For Rolly, we let him find his own place of safety and always offered him food treats. Over the years, using this method plus his love for hunting, he gradually lost his fear of storms, but it was a gradual process.

Method 3 Vets and drugs to help calm your dog

Like many other people, I suffer from seasickness. We all know there are medicines that can help us rather than having to spend a long time desensitising ourselves. Looking at this sensibly, one would expect that giving drugs to our dogs would work just as well.

One worrying point that Nasli, the Radio vet made on the Mary Harboe show on REM, was about the drugs used to sedate a dog during thunderstorms. These will only stop it running away or from hurting itself as it chases madly round the house. This means that the dog may still be aware of the storm but is unable to go into fleeing mode. There is also the worrying possibility of a partly drugged dog that has escaped, only for the drug to take full effect when it is lost outside in the storm. For us as humans, both such scenarios must sound like further torture.

Another point is that such drugs may or may not work, but they need administering at least twenty minutes before the onset of the storm. Giving some drugs once the dog is already in a distressed state can actually stop them taking effect.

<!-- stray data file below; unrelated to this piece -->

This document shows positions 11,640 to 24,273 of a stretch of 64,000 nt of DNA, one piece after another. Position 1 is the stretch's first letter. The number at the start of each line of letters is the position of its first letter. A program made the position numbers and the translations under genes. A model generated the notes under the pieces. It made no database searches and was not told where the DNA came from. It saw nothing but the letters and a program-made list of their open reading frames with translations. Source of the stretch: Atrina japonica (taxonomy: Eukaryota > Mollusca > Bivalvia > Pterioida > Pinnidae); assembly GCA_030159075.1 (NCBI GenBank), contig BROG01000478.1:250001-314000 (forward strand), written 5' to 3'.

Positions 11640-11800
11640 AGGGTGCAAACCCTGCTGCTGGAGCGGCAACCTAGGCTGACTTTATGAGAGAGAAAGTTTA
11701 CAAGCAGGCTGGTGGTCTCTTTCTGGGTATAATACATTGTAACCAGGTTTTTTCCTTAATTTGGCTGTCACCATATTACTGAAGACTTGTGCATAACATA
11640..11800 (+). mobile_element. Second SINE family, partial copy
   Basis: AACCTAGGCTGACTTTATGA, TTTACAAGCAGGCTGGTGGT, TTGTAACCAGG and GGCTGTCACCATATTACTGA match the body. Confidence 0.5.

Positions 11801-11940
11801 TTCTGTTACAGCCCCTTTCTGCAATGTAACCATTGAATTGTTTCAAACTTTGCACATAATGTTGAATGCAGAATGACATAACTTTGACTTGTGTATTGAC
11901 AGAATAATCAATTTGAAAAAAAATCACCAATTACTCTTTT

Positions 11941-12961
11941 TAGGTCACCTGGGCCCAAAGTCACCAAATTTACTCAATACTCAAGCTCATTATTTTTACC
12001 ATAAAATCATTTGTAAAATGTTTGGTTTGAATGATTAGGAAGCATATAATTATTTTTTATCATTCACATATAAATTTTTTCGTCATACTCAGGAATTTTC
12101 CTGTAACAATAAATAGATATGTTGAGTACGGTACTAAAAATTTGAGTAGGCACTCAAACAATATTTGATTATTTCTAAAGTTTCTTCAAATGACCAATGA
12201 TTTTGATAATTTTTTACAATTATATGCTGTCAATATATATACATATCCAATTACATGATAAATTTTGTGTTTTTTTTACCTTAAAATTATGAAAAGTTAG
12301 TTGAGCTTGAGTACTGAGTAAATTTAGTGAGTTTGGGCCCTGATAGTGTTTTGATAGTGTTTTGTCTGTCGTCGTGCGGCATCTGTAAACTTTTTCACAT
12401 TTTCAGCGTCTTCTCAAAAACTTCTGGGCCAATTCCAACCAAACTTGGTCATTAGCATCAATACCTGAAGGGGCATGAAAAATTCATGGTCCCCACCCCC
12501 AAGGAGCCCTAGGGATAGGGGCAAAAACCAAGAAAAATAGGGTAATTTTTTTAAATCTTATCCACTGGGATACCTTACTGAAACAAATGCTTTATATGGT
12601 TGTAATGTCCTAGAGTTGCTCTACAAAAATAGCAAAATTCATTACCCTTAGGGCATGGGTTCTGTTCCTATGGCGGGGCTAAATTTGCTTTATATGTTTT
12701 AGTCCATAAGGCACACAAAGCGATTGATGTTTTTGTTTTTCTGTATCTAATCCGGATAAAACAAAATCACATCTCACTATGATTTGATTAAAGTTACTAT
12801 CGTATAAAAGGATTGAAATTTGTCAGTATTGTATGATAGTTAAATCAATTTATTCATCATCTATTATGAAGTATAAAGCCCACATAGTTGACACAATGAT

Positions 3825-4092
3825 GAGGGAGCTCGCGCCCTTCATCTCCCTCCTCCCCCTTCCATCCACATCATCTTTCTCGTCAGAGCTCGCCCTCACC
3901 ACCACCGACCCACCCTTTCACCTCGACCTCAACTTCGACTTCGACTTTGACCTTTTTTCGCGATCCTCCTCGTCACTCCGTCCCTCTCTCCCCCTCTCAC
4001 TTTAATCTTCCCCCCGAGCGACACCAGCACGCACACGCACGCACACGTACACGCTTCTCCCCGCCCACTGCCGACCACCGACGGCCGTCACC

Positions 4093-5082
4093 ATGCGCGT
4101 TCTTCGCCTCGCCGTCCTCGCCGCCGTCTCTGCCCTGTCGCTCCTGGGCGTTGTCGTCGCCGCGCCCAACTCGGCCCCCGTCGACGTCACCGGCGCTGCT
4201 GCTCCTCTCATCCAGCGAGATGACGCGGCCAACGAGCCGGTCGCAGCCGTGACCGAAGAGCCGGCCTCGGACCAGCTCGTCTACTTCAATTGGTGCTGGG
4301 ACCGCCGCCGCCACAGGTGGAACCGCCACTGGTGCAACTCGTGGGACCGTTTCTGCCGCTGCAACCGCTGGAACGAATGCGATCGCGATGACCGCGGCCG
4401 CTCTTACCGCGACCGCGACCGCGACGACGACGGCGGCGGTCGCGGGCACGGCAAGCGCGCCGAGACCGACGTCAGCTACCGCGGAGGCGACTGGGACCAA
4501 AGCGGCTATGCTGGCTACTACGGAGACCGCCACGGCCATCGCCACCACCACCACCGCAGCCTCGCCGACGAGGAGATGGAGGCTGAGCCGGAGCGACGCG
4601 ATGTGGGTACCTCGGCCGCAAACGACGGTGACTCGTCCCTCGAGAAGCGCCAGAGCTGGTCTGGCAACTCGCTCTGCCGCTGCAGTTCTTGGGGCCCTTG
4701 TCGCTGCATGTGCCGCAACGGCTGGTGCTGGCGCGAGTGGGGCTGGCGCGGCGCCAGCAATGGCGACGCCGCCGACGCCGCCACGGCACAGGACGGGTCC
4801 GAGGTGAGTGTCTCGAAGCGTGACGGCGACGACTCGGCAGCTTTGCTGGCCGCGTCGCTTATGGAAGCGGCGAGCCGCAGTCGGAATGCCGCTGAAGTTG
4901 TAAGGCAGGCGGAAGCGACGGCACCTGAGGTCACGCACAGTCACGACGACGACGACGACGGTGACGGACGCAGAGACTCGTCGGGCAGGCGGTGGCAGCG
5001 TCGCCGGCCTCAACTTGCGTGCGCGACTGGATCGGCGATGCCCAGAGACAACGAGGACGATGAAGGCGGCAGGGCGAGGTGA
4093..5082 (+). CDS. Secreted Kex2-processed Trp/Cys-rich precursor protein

Bearing in mind the forgoing, the following drugs may seem to be useful.

There is a hormone called Melatonin, which increases the natural Serotonin production, which in turn reduces dopamine. Both these are important neuron-transmitters involved in behaviour. Whilst this drug is to cure insomnia in humans, it appears to have a dramatic affect on dogs by suddenly stopping them being afraid, yet does not put them to sleep.

Paul, who was listening to the show, phoned in to suggest the homeopathic remedies like Star of Bethlehem, Mimulus, and Clomicalm. There is also Rock Rose, Aspen and many others, all of which have been in use for many years.

One point we must not forget is, before giving your dogs any medicine please first check with your vet if it is actually beneficial. Vets know the good and bad effects of each drug along with the so-called harmless herbal remedies that you can purchase over the counter. Getting the right drug and the right dosage is so important, so please do not experiment on your dog without their guidance.

It is almost impossible to protect a dog from the awesome spectacle of a thunderstorm. In addition, we must be aware that dogs interpret our heartfelt anxiety as our own fear of the storm, so only reinforcing theirs.

As far as using drugs are concerned, Nasli felt they may be effective but, in her opinion, they are not the miraculous cure that people would hope they are.

We must accept that dogs do not inherit specific fears. We need to teach them how to react correctly. If we can teach police horses, professional and civilian dogs to remain calm when there is gunfire, explosions or to jump through fire, this shows we can train them all. Desensitising works, so we must learn not to show anxiety. Instead, we have to find a happy alternative for any situation they may come across. By such a method, we give them a better alternative than worrying about the storm.